afraid that we might not nd any especially since we already booked our return ight on the rst of January.
I was worried because when we booked our extended stay in Austria a year ago also
(Continued from page 1)
Phl to rely
Tacloban
(Continued from page 1)(Continued on page 7)
Real Estate
(Continued from page 1)
Law Ofces of Chua Tinsay & Vega
www.ctvattys.com
by Atty. Dennis Chua
Legal Buzz 
Read Atty. Dennis Chua’s previous articles by visiting our website at www.asianjournalusa.com
Our Life and Times
 Read Sim Silverio’s previous articles by visiting our website at www.asianjournalusa.com
by Simeon G. Silverio Jr.
(Continued from page 1)
New Year’s Eve in Paris
By: Dennis E. Chua, Esq.
T
he Philippine Gov-ernment has recently requested that the US government provide tempo-rary protected status (TPS) to its nationals who are currently living in the United States and now out of status.
TPS is a type of immigration status  provided to nationals of a certain country who are currently in the United States and severely affected by armed
conict, an environmental disaster, or
epidemic. TPS gives nationals of the designated country protection from  being deported, and the ability to work legally in the United States. The recent devastation from Typhoon Yolanda has  prompted the Philippine Government to make this request with several sectors  pushing for the country’s designation. Once the US Government designates TPS to the Philippines, its nationals may obtain a work permit by applying for TPS. To apply for TPS, the applicant must: File during the open initial registration or re-registration period, or meet the
requirements for late initial ling dur-
ing any extension of the country’s TPS designation;Have been continuously physically  present (CPP) in the United States since the effective date of the most recent designation date of your country; and Have been continuously residing (CR) in the United States since the date speci-
ed for your country.
 Not have been convicted of any felony or two or more misdemeanors commit-ted in the United States; Not found inadmissible as an immi-grant under applicable grounds in INA section 212(a), including non-waivable criminal and security-related grounds; and  Not subject to any of the mandatory  bars to asylum. These include, but are not limited to, participating in the perse-cution of another individual or engaging in or inciting terrorist activity.However, TPS designation does not lead to a green card. It is only a temporary grant for a stay of removal and for work authorization and which may be subject to extensions by the US government. The issuance of a work authorization card will enable the TPS designee to apply for a driver’s license and a social security card. With the recent request made by the Philippine Government for TPS designation, the US Government may now formally act on whether or not to grant TPS designa-tion to undocumented Filipino nationals.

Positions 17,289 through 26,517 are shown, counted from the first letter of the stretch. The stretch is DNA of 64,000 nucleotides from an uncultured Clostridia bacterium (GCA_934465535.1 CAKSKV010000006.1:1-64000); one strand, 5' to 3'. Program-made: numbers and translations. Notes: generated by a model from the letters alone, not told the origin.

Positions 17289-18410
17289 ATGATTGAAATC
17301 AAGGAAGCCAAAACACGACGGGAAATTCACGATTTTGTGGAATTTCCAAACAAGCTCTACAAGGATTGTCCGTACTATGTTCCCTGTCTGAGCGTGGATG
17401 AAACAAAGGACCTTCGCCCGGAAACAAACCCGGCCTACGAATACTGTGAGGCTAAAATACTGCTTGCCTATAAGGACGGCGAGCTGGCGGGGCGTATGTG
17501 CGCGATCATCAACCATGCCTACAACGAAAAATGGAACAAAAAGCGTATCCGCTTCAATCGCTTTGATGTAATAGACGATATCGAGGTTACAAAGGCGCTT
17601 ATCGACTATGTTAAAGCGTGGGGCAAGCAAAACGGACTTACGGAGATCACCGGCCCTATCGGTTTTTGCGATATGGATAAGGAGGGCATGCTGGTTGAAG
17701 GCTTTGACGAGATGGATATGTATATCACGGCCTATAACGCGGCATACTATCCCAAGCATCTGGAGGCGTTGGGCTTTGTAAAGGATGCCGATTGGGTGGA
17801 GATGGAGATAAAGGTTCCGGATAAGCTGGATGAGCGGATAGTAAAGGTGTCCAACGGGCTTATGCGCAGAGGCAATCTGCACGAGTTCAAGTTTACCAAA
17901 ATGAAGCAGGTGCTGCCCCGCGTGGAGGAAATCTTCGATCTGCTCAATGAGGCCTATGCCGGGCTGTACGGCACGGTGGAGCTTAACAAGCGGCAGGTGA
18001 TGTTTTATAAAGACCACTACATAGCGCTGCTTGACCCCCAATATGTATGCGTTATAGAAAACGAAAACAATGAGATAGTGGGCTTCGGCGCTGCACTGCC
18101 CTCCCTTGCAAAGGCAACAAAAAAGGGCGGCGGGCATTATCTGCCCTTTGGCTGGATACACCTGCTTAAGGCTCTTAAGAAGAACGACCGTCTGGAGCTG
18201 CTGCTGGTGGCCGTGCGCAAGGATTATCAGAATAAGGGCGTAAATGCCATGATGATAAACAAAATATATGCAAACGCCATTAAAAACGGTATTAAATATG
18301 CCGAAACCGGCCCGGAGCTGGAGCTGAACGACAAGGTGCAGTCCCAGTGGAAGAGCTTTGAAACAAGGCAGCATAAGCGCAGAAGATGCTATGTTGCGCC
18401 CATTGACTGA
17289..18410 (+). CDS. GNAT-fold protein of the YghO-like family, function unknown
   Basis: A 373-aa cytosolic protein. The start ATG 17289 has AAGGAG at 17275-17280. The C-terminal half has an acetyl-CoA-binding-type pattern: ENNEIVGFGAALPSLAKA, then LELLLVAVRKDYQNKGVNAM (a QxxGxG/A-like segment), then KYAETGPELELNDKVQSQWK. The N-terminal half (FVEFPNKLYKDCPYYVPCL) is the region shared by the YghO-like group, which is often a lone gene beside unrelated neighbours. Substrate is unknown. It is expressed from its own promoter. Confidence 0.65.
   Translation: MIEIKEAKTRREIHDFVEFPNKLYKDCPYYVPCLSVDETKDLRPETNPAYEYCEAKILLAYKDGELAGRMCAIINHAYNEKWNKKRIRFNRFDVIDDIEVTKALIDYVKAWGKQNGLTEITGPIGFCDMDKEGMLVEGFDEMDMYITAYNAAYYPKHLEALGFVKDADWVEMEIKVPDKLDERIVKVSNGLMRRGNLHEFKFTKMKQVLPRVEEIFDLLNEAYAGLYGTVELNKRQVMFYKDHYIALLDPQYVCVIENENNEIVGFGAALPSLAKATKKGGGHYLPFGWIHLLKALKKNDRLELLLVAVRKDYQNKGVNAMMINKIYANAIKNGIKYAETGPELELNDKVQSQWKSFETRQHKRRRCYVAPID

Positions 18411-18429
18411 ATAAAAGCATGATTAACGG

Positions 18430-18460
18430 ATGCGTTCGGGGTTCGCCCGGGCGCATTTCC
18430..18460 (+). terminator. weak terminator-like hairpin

Atty. Dennis E. Chua is a partner in The Law Firm of Chua Tinsay and Vega
(CTV) - a full service law firm with offices in San Francisco, San Diego, Sacramento and Manila. The infor-
mation presented in this article is for  general information only and is not, nor intended to be formal legal advice nor the formation of an attorney-client relationship. Call or e-mail CTV for an in-person or phone consultation to discuss your particular situation and/ or how their services may be retained at (415) 495-8088; (619) 955-6277; (916) 509-7280; Dchua@ctvattys.com
Undocumented Filipinos May Be Given Work Permits
when he won the gold.It was a special victory for Franco, who was in Iran for a two-month train-ing stint when Super Typhoon Yolanda ravaged his hometown of Tacloban.He had no contact with his family  back at home, and it was only later that he learned that his family had survived Yolanda. Their home, however, was
 badly damaged by the oods.“It was difcult, kasi family ‘yan. I
decided to control myself, my feelings, and then after the training, I used Face- book and then contacted my friends and
did something para ma-contact ‘yung
family ko,” Franco said.Franco said he dedicates his victory to all his kababayans in Samar and Leyte.Also, respondents see little change in the level of integrity in the global capital
markets, although Asia-Pacic respon-
dents are more optimistic about this than their counterparts in the Americas, Europe, the Middle East and Africa.The annual survey measured the opinion of 6,561 CFA charterholders and members globally, more than 1,000
of whom are in the Asia-Pacic.
“The number of our members who expect the global economy to expand has nearly doubled in the last two years. However this is no time for those in
nance to become complacent,” said
John Rogers of CFA Institute. “The
survey reects that investor trust has
 been eroded. We must embrace ethical  behavior at all levels.”
tax collections and a much-
improved scal position.
Follow Asian Journal
on Twitter @asianjournal 
 
Page 3 Asian Journal - (619) 474-0588 Visit our website at http://www.asianjournalusa.comDecember 27, 2013 - January 2, 2014